Early interference of context congruence on object processing in rapid visual categorization of natural scenes.

Joubert, O., Fize, D., Rousselet, G.A. and Fabre-Thorpe, M. (2008) Early interference of context congruence on object processing in rapid visual categorization of natural scenes. Journal of Vision, 8(40495), pp. 1-18.

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Abstract

Whereas most scientists agree that scene context can influence object recognition, the time-course of such object/context interactions is still unknown. To determine the earliest interactions between object and context processing, we used a rapid go/no-go categorization task in which natural scenes were briefly flashed and subjects required to respond as fast as possible to animal-targets. Targets were pasted on congruent (natural) or incongruent (urban) contexts. Experiment 1 showed that pasting a target on another congruent background induced performance impairments, whereas segregation of targets on a blank background had very little effect on behavior. Experiment 2 used animals pasted on congruent or incongruent contexts. Context incongruence induced a 10% drop of correct hits and a 16ms increase in median reaction times, affecting even the earliest behavioral responses. Experiment 3 replicated the congruency effect with other subjects and other stimuli, thus demonstrating its robustness. Object and context must be processed in parallel with continuous interactions possibly through feed-forward co-activation of populations of visual neurons selective to diagnostic features. Facilitation would be induced by the customary co-activation of "congruent" populations of neurons whereas interference would take place when conflictual populations of neurons fire simultaneously.\r\n \r\nArticle available here: http://journalofvision.org/8/13/11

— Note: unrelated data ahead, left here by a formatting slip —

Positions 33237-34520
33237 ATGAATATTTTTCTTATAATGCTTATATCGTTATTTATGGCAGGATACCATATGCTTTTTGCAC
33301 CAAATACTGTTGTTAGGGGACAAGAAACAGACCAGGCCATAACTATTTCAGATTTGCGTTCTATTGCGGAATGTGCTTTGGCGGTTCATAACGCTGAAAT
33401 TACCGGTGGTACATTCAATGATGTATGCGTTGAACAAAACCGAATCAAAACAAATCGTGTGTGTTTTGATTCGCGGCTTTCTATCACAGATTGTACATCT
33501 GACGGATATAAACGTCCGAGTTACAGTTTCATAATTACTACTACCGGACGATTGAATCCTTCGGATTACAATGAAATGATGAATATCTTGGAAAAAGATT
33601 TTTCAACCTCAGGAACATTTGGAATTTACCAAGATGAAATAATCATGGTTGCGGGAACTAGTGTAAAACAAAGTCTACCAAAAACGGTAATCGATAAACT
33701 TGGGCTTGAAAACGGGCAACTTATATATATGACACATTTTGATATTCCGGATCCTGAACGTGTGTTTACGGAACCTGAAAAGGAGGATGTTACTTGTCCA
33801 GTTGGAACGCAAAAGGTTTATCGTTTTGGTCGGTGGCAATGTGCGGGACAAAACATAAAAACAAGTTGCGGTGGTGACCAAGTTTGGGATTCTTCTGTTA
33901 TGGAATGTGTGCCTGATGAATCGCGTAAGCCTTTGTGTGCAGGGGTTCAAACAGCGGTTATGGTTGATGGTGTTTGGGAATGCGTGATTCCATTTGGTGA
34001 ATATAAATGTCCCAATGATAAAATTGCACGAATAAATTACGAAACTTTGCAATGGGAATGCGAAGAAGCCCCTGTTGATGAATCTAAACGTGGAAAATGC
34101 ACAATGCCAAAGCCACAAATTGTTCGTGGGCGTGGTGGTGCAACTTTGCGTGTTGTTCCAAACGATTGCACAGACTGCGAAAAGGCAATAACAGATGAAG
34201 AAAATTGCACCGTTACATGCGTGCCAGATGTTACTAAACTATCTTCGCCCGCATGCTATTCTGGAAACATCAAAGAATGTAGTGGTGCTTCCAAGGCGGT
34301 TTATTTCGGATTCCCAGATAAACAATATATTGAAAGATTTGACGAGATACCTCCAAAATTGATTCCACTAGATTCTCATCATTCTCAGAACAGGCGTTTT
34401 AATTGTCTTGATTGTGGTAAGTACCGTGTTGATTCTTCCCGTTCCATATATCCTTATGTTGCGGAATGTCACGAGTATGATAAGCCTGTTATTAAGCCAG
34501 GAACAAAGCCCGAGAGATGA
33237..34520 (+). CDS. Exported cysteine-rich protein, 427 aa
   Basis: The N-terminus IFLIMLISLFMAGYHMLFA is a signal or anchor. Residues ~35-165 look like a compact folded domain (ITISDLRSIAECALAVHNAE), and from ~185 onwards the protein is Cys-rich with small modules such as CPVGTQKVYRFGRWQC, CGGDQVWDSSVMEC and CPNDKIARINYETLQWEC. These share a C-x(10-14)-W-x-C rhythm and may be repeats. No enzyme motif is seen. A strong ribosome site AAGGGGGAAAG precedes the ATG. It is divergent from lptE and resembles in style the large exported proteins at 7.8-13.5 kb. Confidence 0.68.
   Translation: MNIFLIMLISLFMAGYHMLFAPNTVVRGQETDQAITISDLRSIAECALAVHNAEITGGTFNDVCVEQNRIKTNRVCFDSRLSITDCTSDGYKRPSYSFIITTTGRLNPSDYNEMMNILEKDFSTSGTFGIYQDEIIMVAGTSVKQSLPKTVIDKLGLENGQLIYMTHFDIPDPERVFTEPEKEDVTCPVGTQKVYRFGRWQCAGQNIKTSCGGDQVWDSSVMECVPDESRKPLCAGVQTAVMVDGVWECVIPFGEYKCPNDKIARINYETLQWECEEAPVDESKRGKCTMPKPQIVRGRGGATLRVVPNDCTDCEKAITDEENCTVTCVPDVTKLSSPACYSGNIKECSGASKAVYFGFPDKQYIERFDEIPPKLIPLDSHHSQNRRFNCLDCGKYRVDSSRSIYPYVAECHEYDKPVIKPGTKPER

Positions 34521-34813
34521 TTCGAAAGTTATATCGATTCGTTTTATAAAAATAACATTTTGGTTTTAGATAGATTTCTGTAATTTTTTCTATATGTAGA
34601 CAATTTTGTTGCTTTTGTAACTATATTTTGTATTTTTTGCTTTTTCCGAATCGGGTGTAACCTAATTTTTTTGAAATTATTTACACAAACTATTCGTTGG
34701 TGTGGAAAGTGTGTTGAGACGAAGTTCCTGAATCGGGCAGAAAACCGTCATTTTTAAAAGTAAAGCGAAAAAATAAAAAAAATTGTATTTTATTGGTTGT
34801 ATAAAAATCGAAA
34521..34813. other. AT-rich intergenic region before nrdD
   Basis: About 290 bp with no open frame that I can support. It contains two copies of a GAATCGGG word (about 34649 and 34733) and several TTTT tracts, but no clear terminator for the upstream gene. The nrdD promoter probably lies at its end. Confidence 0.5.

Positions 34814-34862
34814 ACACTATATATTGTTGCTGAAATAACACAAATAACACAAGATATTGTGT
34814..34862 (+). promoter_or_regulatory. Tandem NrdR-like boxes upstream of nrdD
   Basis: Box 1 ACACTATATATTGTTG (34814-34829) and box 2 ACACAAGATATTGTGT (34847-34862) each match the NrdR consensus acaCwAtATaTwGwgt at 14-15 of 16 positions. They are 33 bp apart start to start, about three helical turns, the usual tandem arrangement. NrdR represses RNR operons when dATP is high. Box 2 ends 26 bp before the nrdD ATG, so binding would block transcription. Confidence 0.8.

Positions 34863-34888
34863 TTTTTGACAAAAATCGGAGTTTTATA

Item Type:Articles
Status:Published
Refereed:Yes
Glasgow Author(s) Enlighten ID:Rousselet, Dr Guillaume
Authors: Joubert, O., Fize, D., Rousselet, G.A., and Fabre-Thorpe, M.
College/School:College of Science and Engineering > School of Psychology
College of Medical Veterinary and Life Sciences > Institute of Neuroscience and Psychology
Journal Name:Journal of Vision

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